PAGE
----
Guiding Your Child Through Grief
By James P. Emswiler, M.A., M.Ed, Mary Ann Emswiler, M.A., M.P.S.
Forty-five-year-old Adam had finally found his dream job: selling heavy machinery internationally. He thrived on the challenge and the opportunity to travel in countries he'd only read about. His e-mails to friends glowed with happiness. Family photographs reflected his renewed zest for life. So his wife, Donna, didn't understand when she received a call two days before Thanksgiving saying that Adam had died in Belgium from an overdose of Valium. "Was he feeling too stressed out?" Donna wondered in anguish. "I know sometimes he'd take an over-the-counter stimulant because of all the rime changes. Did he take too much Valium to help him sleep? Was he depressed and hiding it from us? Did we miss something? We'll never know, but the questions haunt me."
Over time, as Adam's children responded to his death in surprising ways, the confusion mounted. Joe, an eighteen-year-old freshman who'd received a hockey scholarship to the college of his dreams, decided to return home and commute to a nearby state school. He spent most of his time with his old girlfriend, a high school senior, and with his family. Sixteen-year-old Andrew, whom Donna described as a "dedicated couch potato," signed up for both the school play and the town's spring soccer league. "We never see him," Donna commented. And Marcie, at eleven, hounded her mother to take her to a local support group for grieving kids.
"What do I do with all this?" Donna asked. "I'm not really concerned with Marcie. She seems to have found a place with other kids who are grieving. She says she feels like she fits in there and can really talk - which is what she does all the time anyway! Sometimes I think I should just permanently attach the telephone to her ear." Donna paused, reflecting.
"But I wonder if I should have let Joe return home," she continued. "He seems to be moving backward instead of forward. And although I'm glad Andrew's exercising-we always tried to get him to do that, as he keeps pointing out-it seems like too much. Should I force him to slow down? Is he just avoiding dealing with it all? Meanwhile, I don't want to do anything. I feel like we're in a quicksand of sadness, and the more we try to climb out, the more we're sucked down into it. We're just walking through the world like zombies. I'd just as soon take the phone off the hook or run away."
Grief, Donna was learning, expresses itself in a multitude of ways, as her children mourn Adam's death differently from one another and from their mother. Each child's grief pattern produces a different set of responses. But before we examine these differences, let's consider what the experience of grief has in common for all children.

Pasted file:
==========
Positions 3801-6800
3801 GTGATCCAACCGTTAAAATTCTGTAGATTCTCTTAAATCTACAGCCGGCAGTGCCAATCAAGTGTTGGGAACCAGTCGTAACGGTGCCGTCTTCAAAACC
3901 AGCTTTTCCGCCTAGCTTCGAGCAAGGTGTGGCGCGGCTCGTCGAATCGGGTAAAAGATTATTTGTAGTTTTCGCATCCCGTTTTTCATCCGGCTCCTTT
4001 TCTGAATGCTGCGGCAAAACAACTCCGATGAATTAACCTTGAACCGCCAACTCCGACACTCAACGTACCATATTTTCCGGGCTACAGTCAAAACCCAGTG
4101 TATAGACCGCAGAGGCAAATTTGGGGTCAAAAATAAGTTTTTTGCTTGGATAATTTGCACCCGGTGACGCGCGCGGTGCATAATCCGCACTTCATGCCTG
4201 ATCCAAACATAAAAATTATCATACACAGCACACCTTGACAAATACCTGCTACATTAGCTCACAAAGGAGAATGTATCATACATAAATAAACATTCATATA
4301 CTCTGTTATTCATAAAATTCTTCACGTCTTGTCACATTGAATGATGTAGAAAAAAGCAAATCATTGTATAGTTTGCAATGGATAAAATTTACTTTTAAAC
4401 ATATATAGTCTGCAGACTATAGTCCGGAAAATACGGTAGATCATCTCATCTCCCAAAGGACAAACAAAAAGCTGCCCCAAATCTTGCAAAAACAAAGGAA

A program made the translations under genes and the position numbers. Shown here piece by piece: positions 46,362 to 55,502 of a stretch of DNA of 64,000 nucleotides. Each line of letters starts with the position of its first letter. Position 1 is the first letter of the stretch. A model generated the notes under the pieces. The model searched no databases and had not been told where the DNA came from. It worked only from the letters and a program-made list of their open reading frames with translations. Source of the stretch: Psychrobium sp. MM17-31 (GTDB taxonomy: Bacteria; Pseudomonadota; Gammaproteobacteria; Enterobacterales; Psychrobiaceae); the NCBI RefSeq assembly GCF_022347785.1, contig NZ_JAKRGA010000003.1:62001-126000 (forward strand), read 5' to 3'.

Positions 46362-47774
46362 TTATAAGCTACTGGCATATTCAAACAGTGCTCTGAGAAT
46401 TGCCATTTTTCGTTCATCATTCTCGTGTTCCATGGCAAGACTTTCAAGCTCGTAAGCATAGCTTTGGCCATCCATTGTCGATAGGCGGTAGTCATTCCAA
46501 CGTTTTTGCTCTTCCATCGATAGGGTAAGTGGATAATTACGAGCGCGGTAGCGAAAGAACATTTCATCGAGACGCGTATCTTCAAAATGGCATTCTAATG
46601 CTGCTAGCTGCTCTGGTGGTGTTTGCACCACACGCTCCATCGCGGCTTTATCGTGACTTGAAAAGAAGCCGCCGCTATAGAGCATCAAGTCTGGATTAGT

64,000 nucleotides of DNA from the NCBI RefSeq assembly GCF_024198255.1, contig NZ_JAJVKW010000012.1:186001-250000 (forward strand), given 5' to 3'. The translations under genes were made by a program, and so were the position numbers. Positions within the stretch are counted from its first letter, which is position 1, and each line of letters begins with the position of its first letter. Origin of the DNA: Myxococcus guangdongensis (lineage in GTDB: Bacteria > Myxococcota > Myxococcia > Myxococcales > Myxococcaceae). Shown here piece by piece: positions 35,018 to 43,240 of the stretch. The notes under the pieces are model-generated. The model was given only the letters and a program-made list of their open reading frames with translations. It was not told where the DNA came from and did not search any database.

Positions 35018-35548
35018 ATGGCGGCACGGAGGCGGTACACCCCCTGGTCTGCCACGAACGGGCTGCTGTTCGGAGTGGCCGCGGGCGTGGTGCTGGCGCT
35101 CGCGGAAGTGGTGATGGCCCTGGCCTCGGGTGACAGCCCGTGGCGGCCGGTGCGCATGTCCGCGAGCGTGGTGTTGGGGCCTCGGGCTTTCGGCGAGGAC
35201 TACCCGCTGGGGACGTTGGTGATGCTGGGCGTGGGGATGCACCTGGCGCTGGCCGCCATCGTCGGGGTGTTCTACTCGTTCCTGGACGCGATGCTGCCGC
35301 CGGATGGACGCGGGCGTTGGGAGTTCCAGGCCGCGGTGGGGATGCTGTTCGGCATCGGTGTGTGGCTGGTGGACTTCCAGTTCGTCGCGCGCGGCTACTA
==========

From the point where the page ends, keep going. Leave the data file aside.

A Child's Grief
Contrary to what others may tell you, your child will experience many of the same thoughts and emotions as you. She'll be sad, and she'll cry-although she may not let you see it. She'll worry about this new set of circumstances. She'll be angry and lonely and preoccupied, just as you are.
The difference is that she's still a child. She lacks your adult skills for understanding, coping with, and expressing what she's going through. She feels even less in control of her world than you do. Thus, she'll handle and work through her grief differently from you.
A child's process of mourning differs from that of an adult in eight specific ways.
Your Child's Grief Reflects His
Current Stage of Development
Even at four years of age. Josh was very clear: He did not want to attend his grandfather's wake. Finally, alter his parents made several attempts to learn why, the reason came out. He was scared to view his grandpas body because he had been told, "We've lost the head of the family." At four, Josh's thinking was literal-he thought he'd see his grandfather without a head, and that prospect frightened him too much.
Young children are still trying to figure out how the world works, and now they must also struggle to understand the death of a loved one. Even adults struggle with that, so consider how hard it must be for your child, with her limited life experiences and cognitive development. Depending on her age, she may not quite grasp concepts such as cancer or heart attack or soul or forever. Nor does she necessarily have the words to express what she is feeling or the emotional ability to understand feelings like regret, ambivalence, numbness, or even sorrow.
Your child's grief reaction will also be colored by what's important to him at this stage of life. Three-year-olds often feel anxious when their parents leave for a night out. A grieving three-year-old may struggle even more with that situation, since someone dear to him has left and never come back. He may fear that you'll do the same. By contrast, while your grieving adolescent may want to know where you're going when you leave to attend another child's sporting event or go on a camping trip, she'll usually cope just fine without you. In fact, she may enjoy the freedom! But since teens seek peer acceptance, she may struggle more with feeling different, since she may be the only teenager she knows who's grieving. She may crave a chance to talk with kids her own age who are immersed in the same pain she is.
The following sections describe common thoughts of grieving children at various developmental stages.